- 1991 – In February, Dr. Charles H. Wheatley begins serving as the College’s second president, a post he will hold until 2005.
- 1992 – HLSCC’s first articulation agreement is signed with Hocking College for the associate degree in Nursing. The agreement covers training and transfer of credits.
- 1993 – The College is renamed in honour of its founding chairman, H. Lavity Stoutt. The newly rechristened H. Lavity Stoutt Community College also moves from its original location in Road Town to a 20-acre plot in Paraquita Bay, which still serves as its main campus today. A collaborative relationship is developed with Wright State University, through which three cohorts of Master’s Degree in Business Administration and a cohort of Master’s Degree in Education are delivered at HLSCC.
- 1994 – On June 19th, the College holds its first graduation. The first Associate’s degree is awarded along with certificates of achievement and certificates of higher education.
- 1995 – Hamilton Lavity stoutt is laid to rest at Capoon’s Bay, Tortola.
- 1996 – In September, the Virgin Gorda Centre opens less than a decade after HLSCC was first established.
- 1997 – The Virgin Islands Studies Programme is created to provide more information and analysis of Virgin Islands history.
- 1998 – The College officially breaks ground for the Learning Resource Centre.
- 1999 – A food productivity workshop is held in construction with the Ministry of Natural Resources and Labour and the Department of Agriculture.
- 2000 – HLSCC’s launches a new culinary programme in collaboration with the New England Culinary Institute of Vermont.
- 2001 – The HLSCC Cafeteria located on the Paraquita Bay campus and the Road Town Bakery located on Lower Main Stree are officially opened. In November, the Cripps family informally gifts approximately five acres of land for the Centre for Applied Marine Studies to the Crown.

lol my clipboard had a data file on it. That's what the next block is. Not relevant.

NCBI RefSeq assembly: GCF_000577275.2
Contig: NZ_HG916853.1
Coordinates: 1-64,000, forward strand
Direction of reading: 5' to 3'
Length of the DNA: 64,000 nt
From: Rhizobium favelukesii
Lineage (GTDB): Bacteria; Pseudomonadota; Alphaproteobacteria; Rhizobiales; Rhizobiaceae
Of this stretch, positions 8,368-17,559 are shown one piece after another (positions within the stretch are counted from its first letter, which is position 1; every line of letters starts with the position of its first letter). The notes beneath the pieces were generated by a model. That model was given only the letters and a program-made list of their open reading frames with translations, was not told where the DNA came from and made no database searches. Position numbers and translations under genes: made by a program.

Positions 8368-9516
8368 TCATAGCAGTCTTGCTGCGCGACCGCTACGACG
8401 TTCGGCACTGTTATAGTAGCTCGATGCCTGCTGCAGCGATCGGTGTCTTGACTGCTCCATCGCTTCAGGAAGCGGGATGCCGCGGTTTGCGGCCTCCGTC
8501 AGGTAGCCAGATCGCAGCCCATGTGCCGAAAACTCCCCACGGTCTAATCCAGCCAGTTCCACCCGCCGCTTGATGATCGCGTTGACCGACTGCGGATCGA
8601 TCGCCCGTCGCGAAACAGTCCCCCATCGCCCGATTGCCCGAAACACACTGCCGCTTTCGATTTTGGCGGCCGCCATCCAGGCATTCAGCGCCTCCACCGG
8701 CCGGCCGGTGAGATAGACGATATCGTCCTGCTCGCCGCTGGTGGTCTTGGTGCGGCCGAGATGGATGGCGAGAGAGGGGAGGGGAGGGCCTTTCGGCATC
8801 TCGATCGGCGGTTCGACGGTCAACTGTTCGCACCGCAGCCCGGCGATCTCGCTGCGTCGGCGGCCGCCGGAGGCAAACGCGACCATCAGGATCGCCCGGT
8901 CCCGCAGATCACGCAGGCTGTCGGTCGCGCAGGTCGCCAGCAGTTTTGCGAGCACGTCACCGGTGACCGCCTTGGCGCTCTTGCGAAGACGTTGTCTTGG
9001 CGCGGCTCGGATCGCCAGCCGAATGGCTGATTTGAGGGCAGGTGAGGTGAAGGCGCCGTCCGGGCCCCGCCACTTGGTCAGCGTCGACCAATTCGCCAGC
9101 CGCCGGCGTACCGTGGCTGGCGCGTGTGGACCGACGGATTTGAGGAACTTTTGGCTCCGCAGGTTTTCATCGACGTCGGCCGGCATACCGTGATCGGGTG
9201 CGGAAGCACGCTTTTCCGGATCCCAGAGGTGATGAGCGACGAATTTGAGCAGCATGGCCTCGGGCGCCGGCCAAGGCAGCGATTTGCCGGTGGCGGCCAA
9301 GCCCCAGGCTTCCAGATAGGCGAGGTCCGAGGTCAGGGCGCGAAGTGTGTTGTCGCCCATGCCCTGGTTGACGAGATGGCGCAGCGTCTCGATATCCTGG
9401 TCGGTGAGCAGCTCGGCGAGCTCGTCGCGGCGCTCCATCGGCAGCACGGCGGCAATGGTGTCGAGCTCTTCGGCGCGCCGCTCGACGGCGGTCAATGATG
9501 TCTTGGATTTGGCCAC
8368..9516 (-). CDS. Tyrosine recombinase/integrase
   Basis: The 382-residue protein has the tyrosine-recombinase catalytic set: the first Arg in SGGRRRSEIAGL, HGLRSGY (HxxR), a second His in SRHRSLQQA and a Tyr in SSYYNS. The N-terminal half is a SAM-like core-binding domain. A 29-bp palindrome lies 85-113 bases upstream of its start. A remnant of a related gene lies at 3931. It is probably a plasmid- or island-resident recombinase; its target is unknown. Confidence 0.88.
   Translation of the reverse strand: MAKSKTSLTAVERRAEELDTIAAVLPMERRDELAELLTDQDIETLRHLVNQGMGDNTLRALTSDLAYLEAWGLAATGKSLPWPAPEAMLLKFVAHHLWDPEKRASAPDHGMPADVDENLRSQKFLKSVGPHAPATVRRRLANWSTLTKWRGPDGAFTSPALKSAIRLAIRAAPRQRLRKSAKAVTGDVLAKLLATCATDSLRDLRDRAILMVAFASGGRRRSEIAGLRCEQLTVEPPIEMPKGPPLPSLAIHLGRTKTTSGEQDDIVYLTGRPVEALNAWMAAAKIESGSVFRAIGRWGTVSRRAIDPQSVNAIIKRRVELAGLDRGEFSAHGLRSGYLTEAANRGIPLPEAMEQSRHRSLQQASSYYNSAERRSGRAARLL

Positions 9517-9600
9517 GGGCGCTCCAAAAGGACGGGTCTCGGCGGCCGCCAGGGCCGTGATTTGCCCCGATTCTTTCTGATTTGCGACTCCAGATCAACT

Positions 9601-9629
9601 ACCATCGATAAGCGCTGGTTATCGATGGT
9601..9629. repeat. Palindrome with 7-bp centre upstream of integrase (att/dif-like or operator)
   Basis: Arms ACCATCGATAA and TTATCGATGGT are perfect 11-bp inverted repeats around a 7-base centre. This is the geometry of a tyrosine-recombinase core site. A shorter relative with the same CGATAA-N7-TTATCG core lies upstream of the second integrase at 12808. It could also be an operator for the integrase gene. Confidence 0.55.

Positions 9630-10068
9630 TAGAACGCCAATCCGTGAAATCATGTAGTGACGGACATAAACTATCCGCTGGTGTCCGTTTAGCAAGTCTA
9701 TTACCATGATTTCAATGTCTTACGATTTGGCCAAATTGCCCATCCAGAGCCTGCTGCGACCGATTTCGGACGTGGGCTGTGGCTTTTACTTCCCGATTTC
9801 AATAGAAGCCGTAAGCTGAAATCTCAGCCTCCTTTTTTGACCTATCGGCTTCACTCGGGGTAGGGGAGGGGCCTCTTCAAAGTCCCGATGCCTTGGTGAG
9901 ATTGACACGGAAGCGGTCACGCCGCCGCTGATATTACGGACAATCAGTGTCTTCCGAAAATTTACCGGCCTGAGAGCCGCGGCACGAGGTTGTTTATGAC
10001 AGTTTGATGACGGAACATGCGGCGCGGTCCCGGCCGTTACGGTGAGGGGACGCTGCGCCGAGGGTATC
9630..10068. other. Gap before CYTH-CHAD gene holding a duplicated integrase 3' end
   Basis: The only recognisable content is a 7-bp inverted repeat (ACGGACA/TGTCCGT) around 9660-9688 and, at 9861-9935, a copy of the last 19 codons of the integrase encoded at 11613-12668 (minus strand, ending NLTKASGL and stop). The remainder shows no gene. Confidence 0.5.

- 2002 – The College launches its Financial Services Institute, which offers professional certification with external bodies to prepare industry practitioners for work placements.
- 2003 – Construction begins on the Centre for Applied Marine Studies (the Centre) at Paraquita Bay.
- 2004 – In May, the five acres for the Centre for Applied Marine Studies building is officially gifted to the Crown. In June, the Centre opens. Today, the College offers two training programmes for students interested in the marine industry: Maritime Studies and Marine Technology.
- 2005 – In August, Dr. Michael E. O’Neal becomes HLSCC’s third president.
- 2006 – HLSCC officially opens the Learning Resource Centre on June 9. The Government of the Virgin Islands implements free tuition for all BVIslanders and Belongers.
- 2007 – The Centre for Teaching and Learning is established at the College to provide faculty development, including a Post-Graduate Certificate in Universirt Teaching and Learning from teh University of the West Indisies (UWI).
- 2008 – HLSCC registers 1,211 students in the fall – its highest enrolment in 18 years. A memorial collection for the late H. Levity stoutt is inaugurated on June 29 at the Learning Resource Centre.
- 2009 – In August, Dr. Karl Dawson assumed the role of the College’s fourth president.
- 2010 – The twentieth anniversary of the institution is celebrated with activities that include a founding day ceremony, the burial of a time capsule, weekly published alumni profiles, and a special concert series highlighted by two sold-out shows featuring the Grammy award-winning Soweto Gospel Choir.
- 2011 – In August, the College renames the HLSCC Auditorium to the Eileene L. Parsons Auditorium in recognition of the contributions of Eileene L. Parsons, OBE to the cultural arts in the Virgin Islands.
- 2012 – HLSCC opens a state-of-the-arts Culinary Arts Centre. It is co-funded by the Government of the Virgin Islands and the European Union.